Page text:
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Hapag-Lloyd to Seek Cost Cuts After Net Profit Slump

Maritime Activity Reports, Inc.

March 14, 2024

© olrat / Adobe Stock

© olrat / Adobe Stock

German container shipper Hapag-Lloyd said on Thursday the global oversupply of container ships and a crisis in the Red Sea will force it to cut costs in 2024, adapting sailings and ports following a bruising 83% fall in net profit.

Ship operators face prolonged disruption while Yemen-based Houthi militants are attacking vessels travelling on one of the world's busiest routes, wiping out the benefit from higher freight rates with costly redirections around Africa.

Hapag-Lloyd's problems chime with those of competitors such as Maersk and CMA CGM, exacerbated by the arrival of additional ships ordered during the pandemic years when they posted record profits due to logistics hiccups.

"We expect the market environment to continue to be difficult given the large number of ship deliveries this year," said chief executive Rolf Habben Jansen.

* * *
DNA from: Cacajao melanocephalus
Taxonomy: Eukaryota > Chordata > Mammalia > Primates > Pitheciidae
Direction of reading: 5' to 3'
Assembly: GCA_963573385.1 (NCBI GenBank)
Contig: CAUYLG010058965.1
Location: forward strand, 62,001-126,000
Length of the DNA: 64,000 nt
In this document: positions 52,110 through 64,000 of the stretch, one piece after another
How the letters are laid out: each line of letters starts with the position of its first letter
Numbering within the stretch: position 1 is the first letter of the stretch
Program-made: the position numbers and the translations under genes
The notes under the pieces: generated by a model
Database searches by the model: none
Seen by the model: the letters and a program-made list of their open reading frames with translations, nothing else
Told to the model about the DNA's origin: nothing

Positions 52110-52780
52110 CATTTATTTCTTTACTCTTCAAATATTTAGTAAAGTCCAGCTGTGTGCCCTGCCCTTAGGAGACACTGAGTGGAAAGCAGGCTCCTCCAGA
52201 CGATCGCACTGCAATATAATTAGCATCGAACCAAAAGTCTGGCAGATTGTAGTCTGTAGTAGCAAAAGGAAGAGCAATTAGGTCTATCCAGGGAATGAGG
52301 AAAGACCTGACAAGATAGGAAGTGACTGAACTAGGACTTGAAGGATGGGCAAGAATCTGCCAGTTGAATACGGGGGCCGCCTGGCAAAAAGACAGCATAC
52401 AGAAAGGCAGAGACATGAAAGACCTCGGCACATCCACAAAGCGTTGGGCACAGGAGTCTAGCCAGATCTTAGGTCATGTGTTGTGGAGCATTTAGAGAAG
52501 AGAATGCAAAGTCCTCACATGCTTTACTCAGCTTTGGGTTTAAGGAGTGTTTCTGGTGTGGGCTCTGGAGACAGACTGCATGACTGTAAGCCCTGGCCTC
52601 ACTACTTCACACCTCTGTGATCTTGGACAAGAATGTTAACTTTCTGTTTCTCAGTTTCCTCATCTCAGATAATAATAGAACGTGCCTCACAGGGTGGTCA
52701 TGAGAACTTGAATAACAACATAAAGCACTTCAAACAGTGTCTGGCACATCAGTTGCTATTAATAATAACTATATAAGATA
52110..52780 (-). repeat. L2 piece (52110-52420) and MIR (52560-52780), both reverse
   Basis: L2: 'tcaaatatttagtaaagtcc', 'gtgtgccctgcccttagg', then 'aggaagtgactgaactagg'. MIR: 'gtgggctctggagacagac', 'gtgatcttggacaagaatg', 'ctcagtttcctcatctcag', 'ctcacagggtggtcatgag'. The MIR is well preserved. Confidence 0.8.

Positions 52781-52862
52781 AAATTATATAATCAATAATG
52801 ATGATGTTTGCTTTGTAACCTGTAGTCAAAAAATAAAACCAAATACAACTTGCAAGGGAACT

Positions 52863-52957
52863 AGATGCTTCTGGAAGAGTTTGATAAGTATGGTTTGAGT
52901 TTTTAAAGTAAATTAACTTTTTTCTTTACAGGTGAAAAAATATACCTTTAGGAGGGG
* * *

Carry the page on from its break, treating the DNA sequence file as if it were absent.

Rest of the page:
"We need to further reduce our per-unit costs in order to remain profitable and competitive, going forward," he said.

The world's fifth-biggest container liner operates 266 ships and plans to save on the procurement side and adjust services, he added.

In a call with reporters, Habben Jansen said this could include faster sailings, changes to departure and delivery ports, and operational efficiencies.

A collaboration with competitor Maersk, beginning February 2025, would also help, he said.

Asked whether adjustments meant cuts to sailings, Habben Jansen said the Red Sea crisis had rather enforced route changes.

Hapag-Lloyd established land corridors in January through Saudi Arabia to mitigate the impact on its business from Jebel Ali, Dammam and Juibail to its ocean shuttle service out of Jeddah.

The company posted a net profit of 3.0 billion euros ($3.28 billion) for 2023, down from 17.0 billion a year earlier, and cut its dividend to 9.25 euros per share from 63 euros.

German shipowners' group VDR on Tuesday said the diversions away from the Suez Canal cost operators $1 million per tour.

Global fleet growth is expected to be between 7 and 10% this year after a rise by 8% already last year, Hapag-Lloyd data showed.

Earnings before interest and taxes (EBIT) in 2024 will likely be between minus 1.0 billion to 1.0 billion euros, after 2.5 billion euros in 2023, Hapag-Lloyd forecasts.

Its shares, with a small free float so vulnerable to bigger swings, were down 3.7% at 129.4 euros at 1425 GMT.

(Reuters - Reporting by Vera Eckert; Editing by Miranda Murray, Christopher Cushing, Ros Russell, Elaine Hardcastle)